Friday, June 24, 2011
China Conflict - US ready to arm Philippines
Foreign Affairs Secretary Albert del Rosario shakes hands with US Secretary of State Hillary Clinton during their joint press conference at the Department of State in Washington, D.C., on Thursday (Friday in Manila).
Manila vows to defend sovereignty over Spratlys
UNITED States Secretary of State Hillary Clinton on Thursday (Friday in Manila) said that Washington was “determined and committed” to support Manila, even if it meant providing “affordable” material and equipment that would assist the Armed Forces of the Philippines “to take the steps necessary to defend itself.”
Malacañang on Friday responded to Clinton’s remarks by saying in a statement that it welcomed “the renewed commitment of” the Philippines and the United States “to a peaceful, stable, environment in the region and to a multilateral approach to resolving issues.”
During a joint press conference with visiting Foreign Affairs Secretary Albert del Rosario and fresh from their meeting in Washington, D.C., Clinton reaffirmed her country’s defense commitment to the Philippines, which vowed to “stand up to aggressive action” amid rising tensions between Manila and Beijing over the disputed Spratly Islands in the West Philippine Sea (South China Sea).
“We are determined and committed to supporting the defense of the Philippines,” the US Secretary of State said.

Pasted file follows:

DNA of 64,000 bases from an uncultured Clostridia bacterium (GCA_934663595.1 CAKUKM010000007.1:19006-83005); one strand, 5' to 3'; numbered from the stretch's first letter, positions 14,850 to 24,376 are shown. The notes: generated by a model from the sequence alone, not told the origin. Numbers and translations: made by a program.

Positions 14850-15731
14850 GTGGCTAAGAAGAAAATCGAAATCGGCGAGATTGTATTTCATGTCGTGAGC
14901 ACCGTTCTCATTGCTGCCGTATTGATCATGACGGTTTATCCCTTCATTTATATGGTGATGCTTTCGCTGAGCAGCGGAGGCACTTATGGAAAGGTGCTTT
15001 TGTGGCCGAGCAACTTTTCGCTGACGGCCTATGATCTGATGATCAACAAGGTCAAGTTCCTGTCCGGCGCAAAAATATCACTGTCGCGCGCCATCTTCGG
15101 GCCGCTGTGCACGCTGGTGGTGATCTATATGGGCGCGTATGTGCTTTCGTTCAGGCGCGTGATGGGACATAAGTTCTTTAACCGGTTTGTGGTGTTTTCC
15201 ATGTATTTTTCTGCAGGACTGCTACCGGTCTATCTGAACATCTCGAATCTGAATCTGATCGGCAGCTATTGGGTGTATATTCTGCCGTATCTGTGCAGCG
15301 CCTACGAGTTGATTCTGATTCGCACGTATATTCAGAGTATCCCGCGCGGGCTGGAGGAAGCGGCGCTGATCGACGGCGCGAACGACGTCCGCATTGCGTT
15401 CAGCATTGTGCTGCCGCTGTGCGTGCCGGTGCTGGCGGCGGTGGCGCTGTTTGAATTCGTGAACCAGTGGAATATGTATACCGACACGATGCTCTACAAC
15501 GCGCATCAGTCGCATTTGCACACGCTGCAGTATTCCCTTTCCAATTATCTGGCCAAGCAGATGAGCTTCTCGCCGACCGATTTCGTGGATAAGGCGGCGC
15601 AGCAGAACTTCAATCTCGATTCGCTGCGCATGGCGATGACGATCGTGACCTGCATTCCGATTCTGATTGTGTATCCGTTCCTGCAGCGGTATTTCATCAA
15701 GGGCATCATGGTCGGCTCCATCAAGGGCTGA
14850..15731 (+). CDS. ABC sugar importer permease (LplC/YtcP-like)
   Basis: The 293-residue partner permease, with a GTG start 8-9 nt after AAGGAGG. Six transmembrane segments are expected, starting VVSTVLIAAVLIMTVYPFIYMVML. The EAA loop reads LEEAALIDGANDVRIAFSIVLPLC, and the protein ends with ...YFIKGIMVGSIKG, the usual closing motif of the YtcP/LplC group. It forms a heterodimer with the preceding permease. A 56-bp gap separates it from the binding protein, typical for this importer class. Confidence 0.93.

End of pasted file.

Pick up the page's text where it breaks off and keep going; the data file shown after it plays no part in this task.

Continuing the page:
She added that Manila and Washington were working “to determine what are the additional assets that the Philippines needs and how we can best provide those.”
Del Rosario said in turn that Manila was ready to protect its sovereignty over the Philippine-claimed part of the disputed sea.
“[Although] we are a small country, we are prepared to do what is necessary to stand up to any aggressive action in our backyard,” he added.
The Philippines recently announced deployment to the disputed waters of its Navy flagship, the Rajah Humabon, a former US Navy frigate that served during World War II.
Manila has historically bought second-hand hardware but del Rosario said that President Benigno Aquino 3rd has allocated P11 billion ($252 million) to upgrade the Philippine Navy.
Shortly ahead of his talks with Clinton, del Rosario said that the Philippines was asking the United States for “an operational lease so that we can look at fairly new equipment and be able to get our hands on that quickly.”
According to the Foreign Affairs chief, Manila “has made clear its position on the issue: to maintain peace while allowing for the economic development of the area.”
“There is a need to segregate the non-disputed areas from the disputed [ones]. What is ours is ours, and what is disputed can be shared,” he said.
Clinton, meanwhile, emphasized Washington’s determination to see a peaceful resolution to the multi-nation dispute over the Spratlys and their adjacent waters through the United Nations (UN) Convention of the Law of the Seas (UNCLOS) and the 2002 Declaration on the Code of Conduct between China and the Association of Southeast Asia Nations (Asean).
The contested island group— believed to be rich in oil and mineral reserves—and its adjacent waters are being claimed in whole by China and in part by Taiwan and Asean members Brunei Darussalam, Malaysia, Vietnam and the Philippines.
Other members of the regional bloc are Cambodia, Indonesia, Laos, Myanmar, Singapore and Thailand.
Over the past few weeks, there had been escalating tensions in the contested waters as the Philippines, Vietnam and China traded accusations and barbs.
“We support resolving disputes through a collaborative diplomatic
presence and process without coercion,” Clinton said.